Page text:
About three minutes later, I heard more hooves moving and thought, "He's coming back! He's coming back!"  Finally, after two years of walking around in these woods, I am noticing that the white oaks grow in nearly a straight/diagonal line across the slope, allowing the deer to check each one as they pass through.  Both the Swamp Log Hideout and the Genius New Hideout are within 5 yards of that trail.  If only I could sit still in one of those locations.

The deer coming into the area looked to be the same size as the 6-point, but I only saw pieces of him.  He stepped behind a big poplar and I could tell he would keep walking.  I shouldered the crossbow and when his head cleared, he was still foraging in the leaves.  Breathe in, breathe out.  18 yards, maybe 20.  So easy.  As I was about to shoot, he raised his head, displaying two 6" 18 month old buck, not the 3 1/2 year old I'd just seen there.   I exhaled, which he heard, and he ran off.  I'm glad I didn't use a buck tag on such a small male.

And that was it - the wind picked up and the deer bedded down completely.  Soon, I plan to hang a stand in that area to allow me to draw a bow or shoulder a crossbow without being worried about what the deer see.  I'll probably also build a more formal ground blind to hunt in a cross wind.

All in all, another great morning.  I think success is coming soon.

Tuesday, October 28, 2014

Back to the Woods - 2014 Bow Hunt I

2014 has been a lot of work.  I received a substantial raise right before the new year, and then was promoted in September 2014.   A lot has gone on, and my time outdoors has suffered pretty substantially.   So finally in early October, I got out to bow hunt an area swamp.

As I started down the hill, total darkness, no lights, a deer smelled me and gave out an alarm cry.  I heard them running all over.  I arrived at my pre-destined ground hunting spot a few minutes later, and waited.   The spot was at the end of a beaver dam that deer used to cross the swamp - hiding on the ground between two fallen trees.  There were always tons of tracks in the pre-season, so I figured it would be easy.   Having not hunted the spot in a year, I really had no idea.

Hello, poacher.  Found this while
scouting in July 2013.  Still here in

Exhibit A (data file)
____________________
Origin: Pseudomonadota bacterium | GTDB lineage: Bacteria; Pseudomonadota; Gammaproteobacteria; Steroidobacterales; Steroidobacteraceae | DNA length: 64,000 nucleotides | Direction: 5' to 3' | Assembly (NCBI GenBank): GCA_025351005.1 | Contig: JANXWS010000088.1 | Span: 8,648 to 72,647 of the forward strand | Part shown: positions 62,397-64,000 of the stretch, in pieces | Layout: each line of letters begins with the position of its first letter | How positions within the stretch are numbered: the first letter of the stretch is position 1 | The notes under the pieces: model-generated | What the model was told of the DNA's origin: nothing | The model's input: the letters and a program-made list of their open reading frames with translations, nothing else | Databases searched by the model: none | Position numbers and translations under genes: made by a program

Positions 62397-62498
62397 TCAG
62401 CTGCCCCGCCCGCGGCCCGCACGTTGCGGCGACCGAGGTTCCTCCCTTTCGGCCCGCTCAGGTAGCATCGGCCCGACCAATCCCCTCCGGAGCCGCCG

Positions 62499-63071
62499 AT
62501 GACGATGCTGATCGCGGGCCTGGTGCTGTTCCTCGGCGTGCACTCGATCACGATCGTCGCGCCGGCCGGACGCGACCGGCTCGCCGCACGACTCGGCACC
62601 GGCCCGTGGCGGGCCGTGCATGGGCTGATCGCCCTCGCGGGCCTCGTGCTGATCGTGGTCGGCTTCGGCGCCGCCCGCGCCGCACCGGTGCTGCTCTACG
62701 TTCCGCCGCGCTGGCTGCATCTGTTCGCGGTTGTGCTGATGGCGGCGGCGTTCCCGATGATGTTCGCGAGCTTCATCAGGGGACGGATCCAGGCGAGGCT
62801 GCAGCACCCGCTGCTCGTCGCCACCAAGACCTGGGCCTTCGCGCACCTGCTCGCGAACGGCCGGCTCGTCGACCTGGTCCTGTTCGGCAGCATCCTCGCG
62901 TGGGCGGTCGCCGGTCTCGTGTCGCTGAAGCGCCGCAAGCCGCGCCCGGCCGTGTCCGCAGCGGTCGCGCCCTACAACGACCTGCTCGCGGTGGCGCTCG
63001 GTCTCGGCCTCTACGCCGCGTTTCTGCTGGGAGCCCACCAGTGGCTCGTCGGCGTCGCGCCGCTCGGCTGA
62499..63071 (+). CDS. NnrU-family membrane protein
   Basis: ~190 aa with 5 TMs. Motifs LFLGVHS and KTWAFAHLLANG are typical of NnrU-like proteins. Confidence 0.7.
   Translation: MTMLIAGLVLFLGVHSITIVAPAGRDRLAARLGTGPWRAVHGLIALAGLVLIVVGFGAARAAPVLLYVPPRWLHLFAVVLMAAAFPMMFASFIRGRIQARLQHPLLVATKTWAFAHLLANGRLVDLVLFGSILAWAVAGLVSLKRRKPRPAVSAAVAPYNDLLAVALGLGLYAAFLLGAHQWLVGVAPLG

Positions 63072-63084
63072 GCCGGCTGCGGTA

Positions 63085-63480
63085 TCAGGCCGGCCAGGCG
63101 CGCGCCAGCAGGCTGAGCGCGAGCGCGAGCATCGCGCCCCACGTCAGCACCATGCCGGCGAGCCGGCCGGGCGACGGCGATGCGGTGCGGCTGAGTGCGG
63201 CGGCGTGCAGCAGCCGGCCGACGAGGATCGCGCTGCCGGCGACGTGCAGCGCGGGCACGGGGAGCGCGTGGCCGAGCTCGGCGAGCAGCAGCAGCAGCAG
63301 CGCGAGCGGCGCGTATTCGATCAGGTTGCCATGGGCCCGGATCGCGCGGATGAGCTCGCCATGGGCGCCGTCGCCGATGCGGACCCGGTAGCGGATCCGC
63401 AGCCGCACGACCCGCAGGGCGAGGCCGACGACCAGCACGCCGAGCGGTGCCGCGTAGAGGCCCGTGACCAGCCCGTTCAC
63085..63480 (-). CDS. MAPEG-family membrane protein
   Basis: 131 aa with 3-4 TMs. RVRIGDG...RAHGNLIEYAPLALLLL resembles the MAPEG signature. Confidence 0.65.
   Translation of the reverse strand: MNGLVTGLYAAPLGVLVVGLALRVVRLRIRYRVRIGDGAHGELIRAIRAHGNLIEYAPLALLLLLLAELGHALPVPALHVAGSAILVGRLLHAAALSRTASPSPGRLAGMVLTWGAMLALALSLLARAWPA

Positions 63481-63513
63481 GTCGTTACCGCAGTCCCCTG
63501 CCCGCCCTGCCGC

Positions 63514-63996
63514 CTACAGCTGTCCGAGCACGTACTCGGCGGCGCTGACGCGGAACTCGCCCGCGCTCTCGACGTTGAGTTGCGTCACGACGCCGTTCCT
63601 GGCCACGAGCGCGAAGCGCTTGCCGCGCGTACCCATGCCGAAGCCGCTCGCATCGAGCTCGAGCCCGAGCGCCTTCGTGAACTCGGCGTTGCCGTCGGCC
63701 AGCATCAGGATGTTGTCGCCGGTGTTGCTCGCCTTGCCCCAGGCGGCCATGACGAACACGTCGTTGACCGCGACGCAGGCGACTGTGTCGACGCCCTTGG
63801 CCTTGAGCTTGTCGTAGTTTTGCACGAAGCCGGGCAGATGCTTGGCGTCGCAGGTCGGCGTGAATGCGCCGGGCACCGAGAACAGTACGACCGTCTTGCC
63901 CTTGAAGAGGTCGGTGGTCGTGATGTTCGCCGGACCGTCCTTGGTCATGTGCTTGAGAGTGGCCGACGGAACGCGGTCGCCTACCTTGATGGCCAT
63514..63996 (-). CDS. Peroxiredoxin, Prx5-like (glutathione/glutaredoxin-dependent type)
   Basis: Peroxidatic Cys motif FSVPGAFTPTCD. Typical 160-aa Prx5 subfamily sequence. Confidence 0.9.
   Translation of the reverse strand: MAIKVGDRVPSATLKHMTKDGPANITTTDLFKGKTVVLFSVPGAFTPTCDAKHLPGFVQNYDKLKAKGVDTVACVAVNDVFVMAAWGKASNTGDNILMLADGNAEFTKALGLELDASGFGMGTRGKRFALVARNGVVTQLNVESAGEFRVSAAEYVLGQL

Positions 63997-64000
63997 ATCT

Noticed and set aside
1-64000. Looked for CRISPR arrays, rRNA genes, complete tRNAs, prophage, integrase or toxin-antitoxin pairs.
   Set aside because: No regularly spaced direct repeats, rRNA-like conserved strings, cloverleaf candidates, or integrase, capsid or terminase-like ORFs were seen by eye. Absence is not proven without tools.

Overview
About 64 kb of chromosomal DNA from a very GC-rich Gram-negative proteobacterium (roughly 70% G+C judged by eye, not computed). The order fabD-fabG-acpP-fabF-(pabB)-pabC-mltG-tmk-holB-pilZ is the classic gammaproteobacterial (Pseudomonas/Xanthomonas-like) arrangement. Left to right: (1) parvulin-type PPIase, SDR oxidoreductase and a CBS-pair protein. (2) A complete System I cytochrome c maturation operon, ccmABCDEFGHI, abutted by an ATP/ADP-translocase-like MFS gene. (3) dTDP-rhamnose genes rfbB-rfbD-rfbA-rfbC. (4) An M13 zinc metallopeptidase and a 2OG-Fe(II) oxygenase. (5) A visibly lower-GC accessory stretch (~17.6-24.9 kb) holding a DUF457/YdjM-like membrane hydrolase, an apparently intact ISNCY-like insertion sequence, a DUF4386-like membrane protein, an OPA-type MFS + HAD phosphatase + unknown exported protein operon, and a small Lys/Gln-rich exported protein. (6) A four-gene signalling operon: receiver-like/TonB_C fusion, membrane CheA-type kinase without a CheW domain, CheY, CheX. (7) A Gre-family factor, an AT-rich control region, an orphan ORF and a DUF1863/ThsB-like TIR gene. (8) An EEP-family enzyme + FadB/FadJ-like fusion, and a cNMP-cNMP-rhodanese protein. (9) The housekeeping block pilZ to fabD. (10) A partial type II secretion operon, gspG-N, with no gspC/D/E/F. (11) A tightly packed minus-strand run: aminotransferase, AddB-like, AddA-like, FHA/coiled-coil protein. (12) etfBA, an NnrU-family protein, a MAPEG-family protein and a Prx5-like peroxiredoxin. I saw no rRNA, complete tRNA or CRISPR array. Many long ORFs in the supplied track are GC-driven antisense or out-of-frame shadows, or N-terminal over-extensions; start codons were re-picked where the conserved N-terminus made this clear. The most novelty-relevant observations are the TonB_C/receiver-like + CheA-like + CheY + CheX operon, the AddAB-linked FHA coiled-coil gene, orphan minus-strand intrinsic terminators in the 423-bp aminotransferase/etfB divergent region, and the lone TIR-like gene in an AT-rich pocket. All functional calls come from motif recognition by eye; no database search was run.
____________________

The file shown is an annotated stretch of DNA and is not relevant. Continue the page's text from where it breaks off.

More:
October 2014.  Guess the guy
hasn't been back. 
The deer were moving heavily on a trail above me, overlooking the swamp.  I heard dozens.  As the sun came up, I didn't see a single deer in the swamp itself, but was entertained by the wood ducks and beavers, all hard at work.  To my flank, three small does were eating white oak acorns.  I had no shot, and one of them was constantly looking right at me.  By 20 minutes after sunrise, the deer had stopped moving.  I never saw a buck, and never saw a large doe.

At one point before dawn, a deer was behind me, sending alarm calls to the deer in front of me.   The deer in front of me also sent out the call.  It was so dark that I couldn't see either of them - they must have smelled me.  I really hate hunting in a tree, but it might be required here.  

At 8:00 I put myself together and went to work.  I learned a lot, and I'll be back.

Thursday, October 23, 2014

On the Clean Water Act's Birthday, I Remember the King William Reservoir

One of my favorite places on earth - the Mattaponi River in eastern Virginia.
The US EPA gave someone permission to turn it into a 1,500 acre lake.
Photo:  Alliance for the Chesapeake Bay

Habitat partners everywhere are celebrating the Clean Water Act's birthday publicly.  It's a great thing, and CWA is a great law.   Its application, though, has been a bit inconsistent over the years, a point which is not lost on the apparent majority of conservationists and a large minority of Democrats and liberals regarding the pending New Rule for Waters of the US.   Some of the most environmentally liberal local jurisdictions in the country, in fact, are publicly opposing the pending Rule.

Me?  I  wish it hadn't come to this.  I wish the Migratory Bird Rule was still intact - that the Missouri Coteau had federal protection from draining and from the farming of virgin prairie.  But that's all done now.  EPA failed to negotiate a settlement with a Chicago area sewer authority, and the federal agency was taken behind the woodshed when the case arrived at the US Supreme Court - the Court never even bothered to tackle constitutionality, finding significant statutory flaw in EPA's policy.

KW Reservoir site, from
Virginia Places